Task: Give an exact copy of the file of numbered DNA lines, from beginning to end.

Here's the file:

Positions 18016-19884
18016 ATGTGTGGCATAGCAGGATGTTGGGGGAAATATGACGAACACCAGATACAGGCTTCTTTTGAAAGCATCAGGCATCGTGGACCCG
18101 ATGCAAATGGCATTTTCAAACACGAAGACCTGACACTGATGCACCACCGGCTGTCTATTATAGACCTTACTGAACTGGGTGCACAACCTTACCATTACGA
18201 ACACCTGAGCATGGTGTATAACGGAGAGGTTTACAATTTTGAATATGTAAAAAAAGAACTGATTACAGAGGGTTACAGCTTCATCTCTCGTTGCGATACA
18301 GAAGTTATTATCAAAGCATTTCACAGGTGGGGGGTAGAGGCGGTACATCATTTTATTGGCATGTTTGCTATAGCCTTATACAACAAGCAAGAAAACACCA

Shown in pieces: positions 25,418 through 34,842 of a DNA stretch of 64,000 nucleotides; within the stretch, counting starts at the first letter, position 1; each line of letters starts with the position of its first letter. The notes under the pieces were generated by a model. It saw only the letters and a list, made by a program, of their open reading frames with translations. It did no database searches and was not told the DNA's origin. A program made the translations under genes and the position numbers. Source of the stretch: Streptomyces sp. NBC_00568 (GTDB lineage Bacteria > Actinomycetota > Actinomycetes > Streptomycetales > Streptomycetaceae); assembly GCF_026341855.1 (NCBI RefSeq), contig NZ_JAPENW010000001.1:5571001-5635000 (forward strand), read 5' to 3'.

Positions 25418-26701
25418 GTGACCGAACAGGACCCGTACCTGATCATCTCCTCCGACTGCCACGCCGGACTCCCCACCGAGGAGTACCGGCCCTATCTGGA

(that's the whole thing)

Positions 18016-19884
18016 ATGTGTGGCATAGCAGGATGTTGGGGGAAATATGACGAACACCAGATACAGGCTTCTTTTGAAAGCATCAGGCATCGTGGACCCG
18101 ATGCAAATGGCATTTTCAAACACGAAGACCTGACACTGATGCACCACCGGCTGTCTATTATAGACCTTACTGAACTGGGTGCACAACCTTACCATTACGA
18201 ACACCTGAGCATGGTGTATAACGGAGAGGTTTACAATTTTGAATATGTAAAAAAAGAACTGATTACAGAGGGTTACAGCTTCATCTCTCGTTGCGATACA
18301 GAAGTTATTATCAAAGCATTTCACAGGTGGGGGGTAGAGGCGGTACATCATTTTATTGGCATGTTTGCTATAGCCTTATACAACAAGCAAGAAAACACCA

Shown in pieces: positions 25,418 through 34,842 of a DNA stretch of 64,000 nucleotides; within the stretch, counting starts at the first letter, position 1; each line of letters starts with the position of its first letter. The notes under the pieces were generated by a model. It saw only the letters and a list, made by a program, of their open reading frames with translations. It did no database searches and was not told the DNA's origin. A program made the translations under genes and the position numbers. Source of the stretch: Streptomyces sp. NBC_00568 (GTDB lineage Bacteria > Actinomycetota > Actinomycetes > Streptomycetales > Streptomycetaceae); assembly GCF_026341855.1 (NCBI RefSeq), contig NZ_JAPENW010000001.1:5571001-5635000 (forward strand), read 5' to 3'.

Positions 25418-26701
25418 GTGACCGAACAGGACCCGTACCTGATCATCTCCTCCGACTGCCACGCCGGACTCCCCACCGAGGAGTACCGGCCCTATCTGGA